North Korea wants to open a dialogue with the United States and "will keep knocking at the door." President Kim IL Sung said in a television interview broadcast today.

The North Korea leader called President Carter's plan to withdraw U.S. ground forces from South Korea "a very good thing" that removes a major obstacle to reunification of the Korean peninsula. Although he criticized Carter's intention to leave U.S. Air Force units in South Korea and the continuing American support for the Seoul government, his comments were moderate in tone.

The interview was aired in prime time by Japan's semi-governmental broadcasting corporation. North Korean sources in Tokyo later emphasized the friendly nature of Kim's remarks about the United States. If Secretary of State Cyrus Vance were authorized to visit Pyongyang, the North Korean capital, during his coming trip to Peking, he would be welcome, the sources said.

The Japanese television crew interviewed Kim at length June 3 during a two-week visit to a country that commentator Akira Ogata described as "unknown and mysterious to many Japanese." The 40-minute program included street scenes in Pyongyang, views of a tractor factory and shots of a rally where a crowd of 200,000 thunderously chanted a demand that the United States get out of South Korea.

Kim appeared to be in good health and in a relaxed, expansive mood. He chain-smoked cigars lighted by an aide, toyed with horn-rimmed glasses and frequently ended his gravel-voiced responses by beaming directly at the camera.

Neither the United States nor Japan has diplomatic relations with North Korea. Japan, however, which has trade relations with Pyongyang and has 300,000 North Korean residents maintains intermittent contact. The North Korean president's message seemed aimed more at Washington than at Tokyo.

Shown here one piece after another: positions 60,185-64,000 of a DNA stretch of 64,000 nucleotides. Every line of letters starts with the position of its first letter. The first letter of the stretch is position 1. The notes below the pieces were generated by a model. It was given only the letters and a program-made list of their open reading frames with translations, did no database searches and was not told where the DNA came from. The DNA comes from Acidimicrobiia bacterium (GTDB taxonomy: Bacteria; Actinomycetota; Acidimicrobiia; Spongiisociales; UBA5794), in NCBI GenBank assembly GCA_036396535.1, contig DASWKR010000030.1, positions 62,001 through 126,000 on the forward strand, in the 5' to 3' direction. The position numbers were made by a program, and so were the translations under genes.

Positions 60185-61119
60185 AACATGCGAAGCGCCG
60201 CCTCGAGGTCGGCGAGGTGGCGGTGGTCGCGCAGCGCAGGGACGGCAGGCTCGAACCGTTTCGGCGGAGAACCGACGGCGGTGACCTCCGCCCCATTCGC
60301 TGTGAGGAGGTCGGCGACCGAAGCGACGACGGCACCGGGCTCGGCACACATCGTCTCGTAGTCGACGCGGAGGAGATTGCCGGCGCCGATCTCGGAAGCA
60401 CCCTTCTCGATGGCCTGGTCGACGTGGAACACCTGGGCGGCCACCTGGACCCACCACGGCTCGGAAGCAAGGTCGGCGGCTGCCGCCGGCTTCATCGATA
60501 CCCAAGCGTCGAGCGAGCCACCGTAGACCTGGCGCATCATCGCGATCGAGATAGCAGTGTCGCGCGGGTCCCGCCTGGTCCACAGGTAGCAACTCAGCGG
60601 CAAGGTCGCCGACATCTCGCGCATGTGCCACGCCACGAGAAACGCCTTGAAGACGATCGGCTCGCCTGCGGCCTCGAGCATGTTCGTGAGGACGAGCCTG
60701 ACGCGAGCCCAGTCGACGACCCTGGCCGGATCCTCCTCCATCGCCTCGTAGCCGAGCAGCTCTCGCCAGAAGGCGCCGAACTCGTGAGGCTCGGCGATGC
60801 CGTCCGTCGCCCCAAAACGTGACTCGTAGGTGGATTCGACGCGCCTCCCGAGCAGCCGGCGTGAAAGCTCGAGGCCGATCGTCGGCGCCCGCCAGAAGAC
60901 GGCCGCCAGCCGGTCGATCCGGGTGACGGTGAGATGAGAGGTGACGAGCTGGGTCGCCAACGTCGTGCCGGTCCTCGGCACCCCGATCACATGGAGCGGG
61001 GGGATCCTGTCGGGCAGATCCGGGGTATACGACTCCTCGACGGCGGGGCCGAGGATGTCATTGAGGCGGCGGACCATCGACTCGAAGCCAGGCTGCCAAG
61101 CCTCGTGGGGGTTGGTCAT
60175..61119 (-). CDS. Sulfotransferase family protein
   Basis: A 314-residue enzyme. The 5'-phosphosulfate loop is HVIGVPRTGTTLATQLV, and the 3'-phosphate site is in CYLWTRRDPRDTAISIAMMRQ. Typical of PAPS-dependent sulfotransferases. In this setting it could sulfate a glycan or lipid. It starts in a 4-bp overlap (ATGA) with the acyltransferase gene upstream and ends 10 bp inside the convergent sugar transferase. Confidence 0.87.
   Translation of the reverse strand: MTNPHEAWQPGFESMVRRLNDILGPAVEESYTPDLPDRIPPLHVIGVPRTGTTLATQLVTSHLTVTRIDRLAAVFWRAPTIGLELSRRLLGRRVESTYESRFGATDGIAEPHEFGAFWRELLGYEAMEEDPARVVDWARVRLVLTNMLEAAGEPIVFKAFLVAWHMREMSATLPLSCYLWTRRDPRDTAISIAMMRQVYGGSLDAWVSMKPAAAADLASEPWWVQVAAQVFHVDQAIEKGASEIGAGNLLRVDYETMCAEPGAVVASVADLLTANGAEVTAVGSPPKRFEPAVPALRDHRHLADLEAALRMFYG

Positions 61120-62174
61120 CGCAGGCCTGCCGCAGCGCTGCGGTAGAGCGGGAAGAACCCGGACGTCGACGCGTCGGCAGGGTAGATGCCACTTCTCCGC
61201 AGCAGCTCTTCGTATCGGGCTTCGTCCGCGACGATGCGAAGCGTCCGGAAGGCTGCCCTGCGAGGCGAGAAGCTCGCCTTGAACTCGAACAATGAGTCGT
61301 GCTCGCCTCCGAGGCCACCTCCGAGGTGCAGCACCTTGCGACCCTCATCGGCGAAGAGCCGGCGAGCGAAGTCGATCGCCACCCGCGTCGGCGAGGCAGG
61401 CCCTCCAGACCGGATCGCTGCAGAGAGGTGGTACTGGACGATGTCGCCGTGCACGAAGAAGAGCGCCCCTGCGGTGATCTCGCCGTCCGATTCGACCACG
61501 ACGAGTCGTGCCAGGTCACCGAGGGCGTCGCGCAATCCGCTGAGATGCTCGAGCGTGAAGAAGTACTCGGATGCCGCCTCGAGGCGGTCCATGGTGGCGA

North Korea proposed a dialogue to the United States "quite a long time ago," Kim noted. He said that although there had been no response, he stood ready to meet with American diplomats at any time.

U.S. policy, frequently stated, is that there will be no talks with North Korea unless South Korea is recognized by the North and included. Former Secretary of State Henry Kissinger accused North Korea of trying to drive a wedge between Washington and Seoul.

In tonight's interview, Kim complained that Carter's pledge on troop withdrawal differs from practice. American air force units are part of the foreign force stationed south of the demilitarized zone and should also be removed, he said. The timing of the troop pullout over four to five years left him uncertain whether Carter intends to complete the plan within his four-year term of office, Kim added.

Repression of human rights in South Korea is an obstacle to reunification, he said, yet Carter had not criticized the present government and is still giving aid.

"We hope and expect to reunify Korea peacefully," Kim said. "This is what all the Korean people hope for." He added that reunification would maintain peace in Asia, while the continued division of the two Koreas would perpetuate tension.

Kim's invitation to Washington intensified the friendship offensive he has mounted since Carter took office. Pyongyang has largely dropped the use of such hostile phrases as "U.S. imperialists" and appears eager to exploit the present cool relations between the United States and South Korea, caused by the troop-withdrawal plan.

The Japanese broadcast no balancing commentary on the reasons behind the failure of the United States and North Korea to normalize relations, and the North Korean president was not questioned about human rights in his own country. Kim therefore was able toportray himself as a calm, benevolent and eminently reasonable man.